The Places We Become
The other day I spent my lunch over at our old house to take a few pictures and soak up the old place before it was staged for sale. I had decided that once staged it would no longer be ours, and it would be more difficult to imagine the life we once lived there. But as I walked around the house it became clear to me that it had already become a separate place, no longer mine or our family’s. It had become just a house – walls, paint, windows, doors, empty closets, a roof, grass, wood floors. A frame and nothing more.
I was even more detached than in recent weeks but I still felt sad. All part of the transition process I’m sure. What also came to mind is that houses, when they are homes complete with families inside, are the central frames of experience and time in our lives. They are central to our daily existence, not matter what form they take.
We wake up in them, walk down the hall and make coffee.
We prepare breakfast for hungry kids and somehow manage to get them dressed for school or play.
We garden, clean house, move our stuff around, groom the dog, clean the pots after cooking dinner.
We play in the sunshine of the driveway next to the planter box, ripe with spring vegetables.
We relax with a glass of wine, unwind after hectic days.
We prepare meals that feed our souls and our tummies, or eat ice cream on the couch watching Mad Men or Dancing with the Stars or on-demand Caillou.
We have family and friends over for holidays or any days.
Toys everywhere, books everywhere, stuff everywhere.
Walks down the street for coffee, kids hot chocolate, yet another meal at Cactus, stroller ride to the park, walk the dog around the block.
We live our lives coming home almost daily to this frame the surrounds us, comforts us, protects us. Patterns of footprints through the house like patterns of daily time. Through this experience we become this place. We cannot so easily just pick up and move on. So much of who we are has been framed by this place.
Inside this house used to be the marker-stained couch where we read so many books to our kids. The crappy, slowly disintegrating rug where our dog slept nightly. The train table, always a mess but a hub of toddler busyness. The kitchen table with so many meals and daily-catching-up shared. The porch that could have been a paid stroller parking lot. The cramped pantry that took a submarine captain’s ability to navigate. The off-kilter side gate, the beautiful Craftsman driveway gate. The native grasses, flowers, blueberries gobbled up in hours by kids, the one-season Persimmon tree. The lack of storage. The quiet, light-filled upstairs retreat. The odd-shaped bedrooms practically filled to capacity just with beds. The cold winter floors, the stuffy heat of Indian summer. The pain-in-the-ass double-hung windows. The hallway that only seemed to amplify the sound of crying babies. The window sill where our son stored his rocks and twigs. The basement wine cellar. The garage filled with the material evidence of almost a decade of life changes. The side door lock that never had a key. The empty dirt where the kayaks used to lay. The snails who could never compete with a toddler’s shoe. The large windows and overhangs and poorly placed cable TV wires. The hand-picked dining room chandelier that we agreed should stay with the house. The coffee table/kids activity center. The shelves and books and stuff. The meandering driveway path fill with hard-to-walk-on pebbles.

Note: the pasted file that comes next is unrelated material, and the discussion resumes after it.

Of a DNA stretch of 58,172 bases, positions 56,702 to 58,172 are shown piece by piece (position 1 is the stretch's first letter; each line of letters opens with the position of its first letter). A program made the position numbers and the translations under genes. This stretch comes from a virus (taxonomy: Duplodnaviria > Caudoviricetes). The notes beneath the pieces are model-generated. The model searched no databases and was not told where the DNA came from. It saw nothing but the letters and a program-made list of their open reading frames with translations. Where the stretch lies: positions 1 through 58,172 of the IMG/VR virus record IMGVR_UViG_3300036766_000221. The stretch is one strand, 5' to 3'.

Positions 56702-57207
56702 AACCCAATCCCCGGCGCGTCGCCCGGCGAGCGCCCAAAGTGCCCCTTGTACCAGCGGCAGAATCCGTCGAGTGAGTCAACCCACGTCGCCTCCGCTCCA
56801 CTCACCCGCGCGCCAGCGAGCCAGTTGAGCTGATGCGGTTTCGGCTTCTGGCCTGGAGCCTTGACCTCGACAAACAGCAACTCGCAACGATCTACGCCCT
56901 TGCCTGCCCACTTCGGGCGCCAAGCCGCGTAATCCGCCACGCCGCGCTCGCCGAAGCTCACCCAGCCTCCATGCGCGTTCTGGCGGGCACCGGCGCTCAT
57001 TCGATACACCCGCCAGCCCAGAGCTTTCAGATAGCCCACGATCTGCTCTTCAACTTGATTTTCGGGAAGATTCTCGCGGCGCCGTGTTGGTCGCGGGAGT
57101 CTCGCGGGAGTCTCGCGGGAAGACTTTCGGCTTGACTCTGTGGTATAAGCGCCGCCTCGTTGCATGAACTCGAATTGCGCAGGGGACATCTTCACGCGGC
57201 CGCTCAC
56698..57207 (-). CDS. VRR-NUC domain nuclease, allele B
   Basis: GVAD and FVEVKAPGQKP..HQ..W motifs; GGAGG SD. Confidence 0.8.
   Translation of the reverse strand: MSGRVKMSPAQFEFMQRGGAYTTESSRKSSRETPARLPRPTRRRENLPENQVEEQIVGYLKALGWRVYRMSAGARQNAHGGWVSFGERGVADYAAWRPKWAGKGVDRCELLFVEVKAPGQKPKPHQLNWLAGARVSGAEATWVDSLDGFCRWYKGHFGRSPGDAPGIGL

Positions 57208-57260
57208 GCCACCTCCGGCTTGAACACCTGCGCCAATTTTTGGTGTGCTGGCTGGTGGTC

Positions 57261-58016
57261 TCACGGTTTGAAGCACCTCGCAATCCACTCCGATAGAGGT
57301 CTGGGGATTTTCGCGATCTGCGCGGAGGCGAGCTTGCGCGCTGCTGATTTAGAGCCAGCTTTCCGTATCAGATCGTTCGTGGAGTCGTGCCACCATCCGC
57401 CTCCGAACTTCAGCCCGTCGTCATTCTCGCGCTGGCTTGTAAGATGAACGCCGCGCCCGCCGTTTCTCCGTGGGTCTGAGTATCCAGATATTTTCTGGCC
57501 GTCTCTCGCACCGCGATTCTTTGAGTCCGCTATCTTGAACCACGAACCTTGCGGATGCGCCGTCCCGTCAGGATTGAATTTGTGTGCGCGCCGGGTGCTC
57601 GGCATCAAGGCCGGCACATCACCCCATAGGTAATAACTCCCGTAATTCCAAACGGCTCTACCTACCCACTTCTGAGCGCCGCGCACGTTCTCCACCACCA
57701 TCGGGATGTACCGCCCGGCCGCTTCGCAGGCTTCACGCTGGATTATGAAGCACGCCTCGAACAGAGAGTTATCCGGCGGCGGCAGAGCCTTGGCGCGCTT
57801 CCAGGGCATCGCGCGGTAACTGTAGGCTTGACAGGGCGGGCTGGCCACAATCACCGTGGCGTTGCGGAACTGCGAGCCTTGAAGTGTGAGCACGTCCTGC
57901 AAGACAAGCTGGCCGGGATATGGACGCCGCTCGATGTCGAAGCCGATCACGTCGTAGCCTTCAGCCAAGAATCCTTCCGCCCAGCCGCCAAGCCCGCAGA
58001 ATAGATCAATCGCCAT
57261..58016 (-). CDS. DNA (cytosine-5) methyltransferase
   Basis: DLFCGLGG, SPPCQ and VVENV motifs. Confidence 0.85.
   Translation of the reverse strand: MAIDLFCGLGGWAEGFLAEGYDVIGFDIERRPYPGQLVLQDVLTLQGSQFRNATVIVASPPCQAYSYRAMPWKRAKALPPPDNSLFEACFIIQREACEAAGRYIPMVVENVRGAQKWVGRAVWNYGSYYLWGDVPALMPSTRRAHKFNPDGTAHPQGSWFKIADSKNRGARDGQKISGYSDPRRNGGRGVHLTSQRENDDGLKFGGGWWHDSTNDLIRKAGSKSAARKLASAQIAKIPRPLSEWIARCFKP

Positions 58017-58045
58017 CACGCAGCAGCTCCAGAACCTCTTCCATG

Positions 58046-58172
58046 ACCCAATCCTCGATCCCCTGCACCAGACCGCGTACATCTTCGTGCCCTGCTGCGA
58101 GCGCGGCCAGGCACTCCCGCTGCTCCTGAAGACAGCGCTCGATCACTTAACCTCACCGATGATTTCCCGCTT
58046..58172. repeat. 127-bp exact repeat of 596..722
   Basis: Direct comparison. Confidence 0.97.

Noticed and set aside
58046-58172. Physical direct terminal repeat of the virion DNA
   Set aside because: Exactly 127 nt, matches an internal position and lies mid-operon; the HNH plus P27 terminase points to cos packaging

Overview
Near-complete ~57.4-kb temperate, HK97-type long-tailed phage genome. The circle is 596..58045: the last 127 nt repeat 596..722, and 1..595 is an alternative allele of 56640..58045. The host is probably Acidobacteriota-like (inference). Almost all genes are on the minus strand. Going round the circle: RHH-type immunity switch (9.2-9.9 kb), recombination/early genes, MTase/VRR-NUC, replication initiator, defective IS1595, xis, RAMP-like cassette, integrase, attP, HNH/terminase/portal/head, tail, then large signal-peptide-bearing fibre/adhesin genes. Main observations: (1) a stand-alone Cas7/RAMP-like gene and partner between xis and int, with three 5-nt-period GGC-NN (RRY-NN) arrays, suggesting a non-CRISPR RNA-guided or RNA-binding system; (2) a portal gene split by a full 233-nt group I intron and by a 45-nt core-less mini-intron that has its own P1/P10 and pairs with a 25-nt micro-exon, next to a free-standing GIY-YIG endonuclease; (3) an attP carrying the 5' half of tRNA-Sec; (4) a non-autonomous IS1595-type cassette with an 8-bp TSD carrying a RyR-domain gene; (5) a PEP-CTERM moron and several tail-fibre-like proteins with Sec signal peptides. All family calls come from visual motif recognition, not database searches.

Today, 943 sits empty, waiting for a random couch, random chair, random beds and lamps and tables and vases of flowers where a normal (real) family would not put them. All staged to tempt and tease the next generation to live there. Soon, it will frame another life and they will become that place.
Filed under: Places, This Is What I Saw | 3 Comments